[clug] multiple network ports on one machine

David Cottrill cottrill.david at gmail.com
Tue Mar 31 09:56:06 GMT 2009

This sounds like an interesting experiment in it's own right - what is it

Can you send the data from each FPGA connection to separate servers for
later analysis/combining (one network port each - solves many problems)?
Even virtual servers would simplify that aspect.

Given the prodigious computational possibilities of FPGAs, can more
pre-processing be done to cut down or smooth bandwidth?

On Tue, Mar 31, 2009 at 4:39 PM, Daniel Pittman <daniel at rimspace.net> wrote:

> Adrian <adrian.blake at ieee.org> writes:
> > A special purpose machine , a correlator, has 24 cards cramed packed
> > with fast Xilinx FPGAs. At the end of a 30 second period each card in
> > turn will dump the contents of its buffers onto the network. A total
> > of 23, 721, 984 Kbps or per board (24 boards) = 988, 416 Kbps = 0.989
> > Gbps. With packetisation and other overheads this will exceed the
> > capacity of a single Gigabit port.
> *nod*
> > Fortunately there are 4 Ethernet ports per card, so I can use 2 at the
> > same time. Via a network switch this is feed into a computer(s) which
> > has 4 gigabit Ethernet ports. So there are two streams of data to be
> > written to disk(s).
> Right.
> > Each port on the FPGA card can address a specific destination Ethernet
> > address on the computer. The data will be sent as UDP packets.
> OK.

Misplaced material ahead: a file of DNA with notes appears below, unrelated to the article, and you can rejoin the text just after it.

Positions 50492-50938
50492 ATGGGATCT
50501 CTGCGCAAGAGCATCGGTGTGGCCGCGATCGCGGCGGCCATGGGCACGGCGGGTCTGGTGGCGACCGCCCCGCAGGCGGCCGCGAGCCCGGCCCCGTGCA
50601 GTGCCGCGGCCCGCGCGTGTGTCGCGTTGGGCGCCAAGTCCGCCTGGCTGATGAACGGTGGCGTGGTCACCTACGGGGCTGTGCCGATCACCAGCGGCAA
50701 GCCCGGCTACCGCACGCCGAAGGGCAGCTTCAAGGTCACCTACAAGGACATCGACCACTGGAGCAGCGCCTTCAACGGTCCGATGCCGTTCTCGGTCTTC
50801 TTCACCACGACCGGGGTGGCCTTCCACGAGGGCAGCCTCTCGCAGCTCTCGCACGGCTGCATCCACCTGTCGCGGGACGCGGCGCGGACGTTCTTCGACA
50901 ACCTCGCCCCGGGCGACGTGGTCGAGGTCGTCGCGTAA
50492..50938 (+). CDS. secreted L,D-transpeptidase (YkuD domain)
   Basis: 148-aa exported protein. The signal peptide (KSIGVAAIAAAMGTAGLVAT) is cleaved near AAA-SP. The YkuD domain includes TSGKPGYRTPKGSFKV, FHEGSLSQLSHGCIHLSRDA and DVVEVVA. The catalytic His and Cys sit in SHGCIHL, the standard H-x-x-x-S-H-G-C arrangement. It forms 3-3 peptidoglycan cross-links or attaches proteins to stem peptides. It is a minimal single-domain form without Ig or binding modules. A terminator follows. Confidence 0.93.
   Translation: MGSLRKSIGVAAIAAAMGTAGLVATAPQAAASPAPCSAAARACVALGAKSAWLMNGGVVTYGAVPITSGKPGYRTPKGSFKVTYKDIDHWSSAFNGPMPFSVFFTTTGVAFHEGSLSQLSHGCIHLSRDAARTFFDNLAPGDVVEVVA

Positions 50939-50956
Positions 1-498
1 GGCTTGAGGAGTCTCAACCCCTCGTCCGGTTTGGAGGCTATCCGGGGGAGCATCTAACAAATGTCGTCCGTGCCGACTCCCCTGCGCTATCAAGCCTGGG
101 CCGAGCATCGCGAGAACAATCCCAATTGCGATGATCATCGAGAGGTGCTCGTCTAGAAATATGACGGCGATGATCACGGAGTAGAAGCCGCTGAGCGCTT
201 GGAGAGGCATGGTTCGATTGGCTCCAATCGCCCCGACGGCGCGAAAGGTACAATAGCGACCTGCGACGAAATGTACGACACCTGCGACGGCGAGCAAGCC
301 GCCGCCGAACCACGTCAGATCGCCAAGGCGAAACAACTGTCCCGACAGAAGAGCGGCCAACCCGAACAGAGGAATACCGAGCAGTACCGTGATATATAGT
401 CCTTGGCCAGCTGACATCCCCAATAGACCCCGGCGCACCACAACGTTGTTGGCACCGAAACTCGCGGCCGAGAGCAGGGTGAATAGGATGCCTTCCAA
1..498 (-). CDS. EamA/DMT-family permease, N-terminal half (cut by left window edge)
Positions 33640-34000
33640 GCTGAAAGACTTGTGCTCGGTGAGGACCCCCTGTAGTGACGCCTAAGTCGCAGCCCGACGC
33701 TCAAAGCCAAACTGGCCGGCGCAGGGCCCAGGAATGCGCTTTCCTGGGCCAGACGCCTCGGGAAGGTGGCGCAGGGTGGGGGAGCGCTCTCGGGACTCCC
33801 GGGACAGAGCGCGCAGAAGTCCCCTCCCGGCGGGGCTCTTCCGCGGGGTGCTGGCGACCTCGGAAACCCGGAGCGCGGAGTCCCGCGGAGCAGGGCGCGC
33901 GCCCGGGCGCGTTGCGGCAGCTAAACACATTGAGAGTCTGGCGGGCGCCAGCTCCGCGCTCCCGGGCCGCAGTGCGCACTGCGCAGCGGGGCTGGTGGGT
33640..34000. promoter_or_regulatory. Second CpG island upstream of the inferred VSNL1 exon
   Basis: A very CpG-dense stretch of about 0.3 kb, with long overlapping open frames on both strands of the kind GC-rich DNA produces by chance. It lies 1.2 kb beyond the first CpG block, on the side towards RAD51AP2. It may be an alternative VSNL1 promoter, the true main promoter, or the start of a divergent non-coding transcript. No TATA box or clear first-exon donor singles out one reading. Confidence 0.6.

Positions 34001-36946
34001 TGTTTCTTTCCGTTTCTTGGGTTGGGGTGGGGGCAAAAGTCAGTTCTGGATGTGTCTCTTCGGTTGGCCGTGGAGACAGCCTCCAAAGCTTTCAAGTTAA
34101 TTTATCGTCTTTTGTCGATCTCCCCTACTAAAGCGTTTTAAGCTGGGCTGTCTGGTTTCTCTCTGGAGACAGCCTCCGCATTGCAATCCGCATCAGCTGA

> > If I start 2 UDP servers will each be associated with the different
> > Ethernet address (physical ports)?
> No.  UDP services are associated with *IP* addresses, not Ethernet
> addresses.  There is no direct relationship.
> IP addresses have some relationship with Ethernet addresses, if your
> computer has Ethernet cards, but the relationship is complicated,
> especially if they are on the same subnet, or the same physical segment.
> How are your network ports on the server configured?
> What switch hardware are you using?
> Anyway, when it comes time you want to either (a) use some sort of
> bonding on the links that presents two cables as one logical link, or
> (b) assign a distinct address to each cable.
> For case (a) you run a single UDP listener.  (More or less. :)
> For case (b) you listen to a different IP address for each stream.
> > Is the solution to use different port numbers, i.e. bind IP address
> > x.x.x.y:aaaa and bind x.x.x.z:bbbb.
> Not as such, no, if the problem you are trying to solve is "how do I get
> both cables active at the same time."
> To achieve that, bonding or careful network setup.  We can help with
> either, but both are complicated and vendor specific.
> > I know that the next bottleneck will be writing to disk, but I will
> > consider that later.
> >
> > This data dumping occurs every 30 sec for 12 hours ..... lot of data.
> That concerns me: UDP is an unreliable protocol, so packets drop if
> there is congestion.
> For a constant 1Gbit data stream[1] where packets are sent at the same
> rate all the time this isn't too bad: just ensure you have more network
> capacity than data, and that your reader keeps up, and all is well.
> For a dump of data every 30 seconds you have a *bursty* traffic stream,
> with peaks and troughs of load.
> Are you sure that your equipment is going to handle that peak, not just
> the average load, without dropping data?
> Heck, are you sure that your peak data rate is only going to be 1Gbit,
> come to that?
> Regards,
>        Daniel
> Footnotes:
> [1]  I am discounting packetization overhead here for convenience,
>     because it doesn't much change the overall picture.
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